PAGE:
FIG. 1 shows the electro-optical response of a bistable reflective cholesteric liquid crystal. The curves show the reflectivity after application of a square wave pulse of given voltage starting either in the stable low-voltage Planar or Focal Conic state. A voltage below V1 does not change the state of the material. A voltage pulse between V2 and V3 switches the material to the Focal Conic state, and a voltage above V4 results in the Planar state. To use the material in a liquid crystal display, the material is driven to the stable Planar or Focal Conic states with low applied voltage (<V1). However, to switch between the Planar and Focal Conic states, the material must be driven to a high voltage state (not shown in FIG. 1) in which the material is transmissive. The conditions under which this high voltage is then removed from the material dictate the manner in which the material relaxes to the stable low voltage state. If the voltage is removed rapidly, the material passes through the Transient Planar state before relaxing to the stable Planar state. If the high voltage is removed more slowly, the material relaxes to the Focal Conic low-voltage stable state.
Conventional drive schemes for cholesteric displays use a passive matrix addressing scheme, which is possible as a result of the memory effect of the liquid crystal. During each field period of the addressing scheme, the material is caused to pass into the transmissive Homeotropic state. This gives rise to the black addressing bar artefact described above.
The invention provides an active matrix addressing scheme in which the high voltage supplied to rows of pixels is selectively switchable on to the liquid crystal material of each pixel in the row. Thus, it is possible to dictate for each pixel whether or not it passes to the Homeotropic state. For pixels which are in the reflective Planar state and which are to remain in the reflective Planar state, inhibiting the Homeotropic state avoids the black addressing bar problem.
FIG. 2 shows a first active matrix pixel design of the invention. Each pixel is addressed by a first row conductor 10 “TpE” which is used to address a row of pixels, and allow the high supply voltage to be supplied to the liquid crystal material from the voltage line 12 “VPE”. This voltage line 12 carries the voltages for the preparation and evolution phases. The row conductor 10 is coupled to the gate of a first transistor 14 which either allows or prevents the voltage from the line 12 being provided to the remainder of the pixel address circuit. When a row of pixels is addressed by the row conductor 10, all of these transistors 14 in the row are turned on so that the supply voltage reaches the remainder of the pixel address circuit for each pixel in that row. A second transistor 16 allows or prevents the voltage at the output of the transistor 14 being provided to the cholesteric liquid crystal cell 18, and the gate of this second transistor 16 is provided by a latching arrangement 20, the implementation of which will be described further below.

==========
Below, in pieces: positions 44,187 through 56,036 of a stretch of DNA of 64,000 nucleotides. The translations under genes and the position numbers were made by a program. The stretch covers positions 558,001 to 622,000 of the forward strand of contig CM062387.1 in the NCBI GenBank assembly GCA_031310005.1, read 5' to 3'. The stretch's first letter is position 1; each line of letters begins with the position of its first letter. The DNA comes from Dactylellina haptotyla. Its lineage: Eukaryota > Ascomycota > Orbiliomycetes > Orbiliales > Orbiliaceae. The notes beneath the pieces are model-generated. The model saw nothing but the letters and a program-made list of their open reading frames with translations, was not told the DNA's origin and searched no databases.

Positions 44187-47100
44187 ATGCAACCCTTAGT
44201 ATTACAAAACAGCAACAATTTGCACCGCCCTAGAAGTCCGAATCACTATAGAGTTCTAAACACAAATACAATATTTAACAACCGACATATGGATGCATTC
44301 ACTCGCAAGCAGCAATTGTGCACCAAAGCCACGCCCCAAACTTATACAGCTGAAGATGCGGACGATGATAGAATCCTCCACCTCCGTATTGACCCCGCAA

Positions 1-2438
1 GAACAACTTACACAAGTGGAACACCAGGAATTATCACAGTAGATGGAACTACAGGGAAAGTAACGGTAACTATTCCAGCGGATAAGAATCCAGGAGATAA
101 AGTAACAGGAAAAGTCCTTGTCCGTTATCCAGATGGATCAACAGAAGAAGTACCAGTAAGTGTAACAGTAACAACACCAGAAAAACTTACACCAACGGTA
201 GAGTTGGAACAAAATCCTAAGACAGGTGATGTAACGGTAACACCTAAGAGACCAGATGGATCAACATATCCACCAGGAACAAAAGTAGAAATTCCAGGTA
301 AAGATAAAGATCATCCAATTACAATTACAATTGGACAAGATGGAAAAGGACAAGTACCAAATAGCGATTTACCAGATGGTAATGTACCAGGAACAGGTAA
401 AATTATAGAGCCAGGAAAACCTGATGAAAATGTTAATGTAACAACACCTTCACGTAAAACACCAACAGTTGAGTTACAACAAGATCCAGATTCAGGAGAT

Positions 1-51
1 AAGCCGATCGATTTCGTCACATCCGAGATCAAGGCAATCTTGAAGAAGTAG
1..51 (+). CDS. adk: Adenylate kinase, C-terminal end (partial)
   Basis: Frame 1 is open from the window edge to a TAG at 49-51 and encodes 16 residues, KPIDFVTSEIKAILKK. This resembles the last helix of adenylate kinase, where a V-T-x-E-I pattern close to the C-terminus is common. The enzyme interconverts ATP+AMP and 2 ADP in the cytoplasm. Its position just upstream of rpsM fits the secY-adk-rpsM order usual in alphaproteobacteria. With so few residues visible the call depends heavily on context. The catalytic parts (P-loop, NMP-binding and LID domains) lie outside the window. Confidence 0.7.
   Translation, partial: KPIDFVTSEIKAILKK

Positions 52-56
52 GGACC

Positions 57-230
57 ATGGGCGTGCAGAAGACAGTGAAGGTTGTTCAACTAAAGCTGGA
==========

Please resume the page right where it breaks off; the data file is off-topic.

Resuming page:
The row address line 10 and the latching arrangement 20 together allow the supply voltage for the preparation and evolution phases to be provided to or isolated from individual pixels within each row. This enables certain pixels to be isolated from these voltages so that these pixels are not caused to enter the Homeotropic state. In particular, if a pixel is to be driven from the reflective state in one field period to the reflective state in the next field period, the second transistor 16 is turned off by the latching arrangement 20. Of course, this requires a field store so that the current state of the pixels can be remembered.
As described above, for those pixels where the cholesteric material is driven to the Homeotropic state, the discharge conditions from the Homeotropic state dictate whether the pixel returns to the transmissive Focal Conic state or to the reflective Planar state.
As in the passive matrix addressing scheme described above, a selection voltage is applied to the liquid crystal material for this purpose. The selection voltage VA is provided on a column line 22, and is switched to or isolated from the input of the second transistor 16 by a third transistor 24. The gate signal for this third transistor is provided by a third row conductor 26 “TA”. A fourth transistor 28 enables a ground voltage 29 to be switched to the liquid crystal material 18, and this is controlled by a fourth row conductor 30 “TGND”. This provides the zero voltage stable operation of the material at the end of the state transitions.
The preparation and evolution voltages provided on the voltage line 12 may be DC levels, which results in a lower power addressing method than the conventional passive matrix addressing scheme. There is, however, still a need to ensure that the average voltage across the liquid crystal cell is zero, and this is achieved by alternately addressing the pixel using positive and negative supply voltages (of 35 volts for example) for the preparation phase and the evolution phase, in successive frames.
As described above, the latching arrangement 20 enables the black bar effect to be removed, by enabling control of whether the material is driven into the Homeotropic state. The implementation of the latching circuit 20 is shown in greater detail in FIG. 3. Where FIG. 3 shows the same components as in FIG. 2, the same reference numbers are used, and the description is not repeated.